Dave Abarr, a retired professional firefighter, met Ed Howell ‘the Judge’ through the Grant County courtroom at age 19. “His guidance changed my life many ways, and his encouragement and respect for me and my potential as a young man opened doors for my future career,” recalls Abarr. “As a teenager I made mistakes, and I wouldn’t be the person I am today without his help… he was a large man in stature, but very big at heart.”

A member of the John Day Elks Lodge, Howell served as the fifth Exalted Ruler from 1954 to 1955. He was also the past president of the Oregon Circuit Judges Association, and was appointed in 1965 to the Oregon Tax Court, a position held until his appointment to the Supreme Court in 1970. One of his biggest accomplishments later in life was serving as mentor for law students in a program that matched them with local lawyers or judges. Last year he became the first recipient of the Edward H. Howell Award for Mentoring Excellence, which was presented by the Willamette Law School, the Marion County Bar Association and the Oregon Women lawyers.

Lori Oliver, 29, a Salem law student at Willamette University, says Judge Howell was quite an inspiration to her and many other law students.

“He was so involved and cared so deeply about others,” says Oliver. “I met him in my first year of law school. He went out of his way to answer questions and build relationships.” Oliver says it was evident with the range of ages at his funeral that he had done this throughout his whole life. “It was heartwarming to see so many people pay their last respects. I hope I can look back on my life and say I reached out to people like he did. He did this informally throughout his life, and was honored for it later in retirement. He was a very humble man.”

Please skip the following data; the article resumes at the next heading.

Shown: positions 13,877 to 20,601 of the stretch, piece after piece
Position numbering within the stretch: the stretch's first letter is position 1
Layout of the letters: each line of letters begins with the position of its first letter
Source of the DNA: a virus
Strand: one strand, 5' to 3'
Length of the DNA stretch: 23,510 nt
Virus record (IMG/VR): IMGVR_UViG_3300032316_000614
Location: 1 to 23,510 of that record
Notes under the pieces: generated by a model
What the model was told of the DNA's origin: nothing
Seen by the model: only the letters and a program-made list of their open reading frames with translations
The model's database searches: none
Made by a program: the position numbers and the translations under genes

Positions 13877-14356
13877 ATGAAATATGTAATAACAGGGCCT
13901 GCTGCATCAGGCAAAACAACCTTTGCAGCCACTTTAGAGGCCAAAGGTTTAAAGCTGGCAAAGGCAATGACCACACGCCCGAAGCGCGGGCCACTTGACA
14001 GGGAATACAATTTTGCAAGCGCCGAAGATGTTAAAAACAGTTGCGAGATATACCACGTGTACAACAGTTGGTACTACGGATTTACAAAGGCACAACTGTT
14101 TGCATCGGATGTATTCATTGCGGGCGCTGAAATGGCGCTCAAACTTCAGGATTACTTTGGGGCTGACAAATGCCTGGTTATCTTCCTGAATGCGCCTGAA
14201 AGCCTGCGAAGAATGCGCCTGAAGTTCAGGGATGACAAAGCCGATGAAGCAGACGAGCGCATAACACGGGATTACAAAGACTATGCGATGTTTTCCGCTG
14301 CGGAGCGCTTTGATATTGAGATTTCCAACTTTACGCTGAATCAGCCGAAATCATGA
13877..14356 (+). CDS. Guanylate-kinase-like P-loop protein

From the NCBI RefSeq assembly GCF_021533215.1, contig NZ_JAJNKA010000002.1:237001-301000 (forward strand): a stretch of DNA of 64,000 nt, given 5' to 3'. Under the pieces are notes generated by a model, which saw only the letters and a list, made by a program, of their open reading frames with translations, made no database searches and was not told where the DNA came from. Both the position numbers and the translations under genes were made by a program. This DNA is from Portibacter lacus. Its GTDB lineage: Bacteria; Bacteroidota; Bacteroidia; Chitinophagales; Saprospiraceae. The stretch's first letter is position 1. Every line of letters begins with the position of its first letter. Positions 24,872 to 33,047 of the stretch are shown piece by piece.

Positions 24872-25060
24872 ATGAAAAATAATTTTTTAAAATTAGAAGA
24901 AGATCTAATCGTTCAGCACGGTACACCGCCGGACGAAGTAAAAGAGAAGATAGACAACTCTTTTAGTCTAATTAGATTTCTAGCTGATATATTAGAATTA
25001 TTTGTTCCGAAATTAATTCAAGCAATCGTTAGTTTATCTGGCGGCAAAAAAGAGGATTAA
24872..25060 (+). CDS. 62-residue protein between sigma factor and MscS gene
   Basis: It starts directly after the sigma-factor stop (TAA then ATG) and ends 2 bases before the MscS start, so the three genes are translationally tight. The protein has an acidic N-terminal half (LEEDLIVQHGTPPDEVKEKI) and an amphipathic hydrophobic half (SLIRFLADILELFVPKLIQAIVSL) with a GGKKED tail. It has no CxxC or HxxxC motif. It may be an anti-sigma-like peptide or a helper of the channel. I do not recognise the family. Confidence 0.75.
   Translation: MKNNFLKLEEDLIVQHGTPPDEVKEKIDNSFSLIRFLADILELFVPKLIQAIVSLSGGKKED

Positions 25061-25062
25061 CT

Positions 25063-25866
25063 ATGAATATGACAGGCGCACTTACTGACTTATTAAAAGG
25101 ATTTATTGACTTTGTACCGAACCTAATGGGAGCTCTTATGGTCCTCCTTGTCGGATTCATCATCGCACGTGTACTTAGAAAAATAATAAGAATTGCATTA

Cliff Olsen, a practicing lawyer in Portland, a former District Attorney in Grant County and a retired Multnomah County Judge, says he was present when Ed was sworn into the Oregon Tax Court and Oregon Supreme Court. “Ed’s career change gave the tax court a new life because of him,” says Olson. “He made them feel welcome to use the services. It’s hard to describe him efficiently. If you want to have friends, you have to be friendly,” says Olson. “I think that best describes Ed Howell.”

The most important opinion Ed Howell wrote was the 1973 case of Fasano vs. Washington County. This land use case created legal principal for the land use decisions by city and county officials. As a conservative judge from Eastern Oregon, Howell understood the laid back manner in which land transactions were treated within the county seats. His Fasano opinion put an end to that era in Oregon, even before the legislature created the Land Conservation and Development Commission that put a measure of formality and judicial review into land use decisions. Howell also participated in a case that was something of a landmark in Oregon legal circles, Saddler vs. State Bar of Oregon.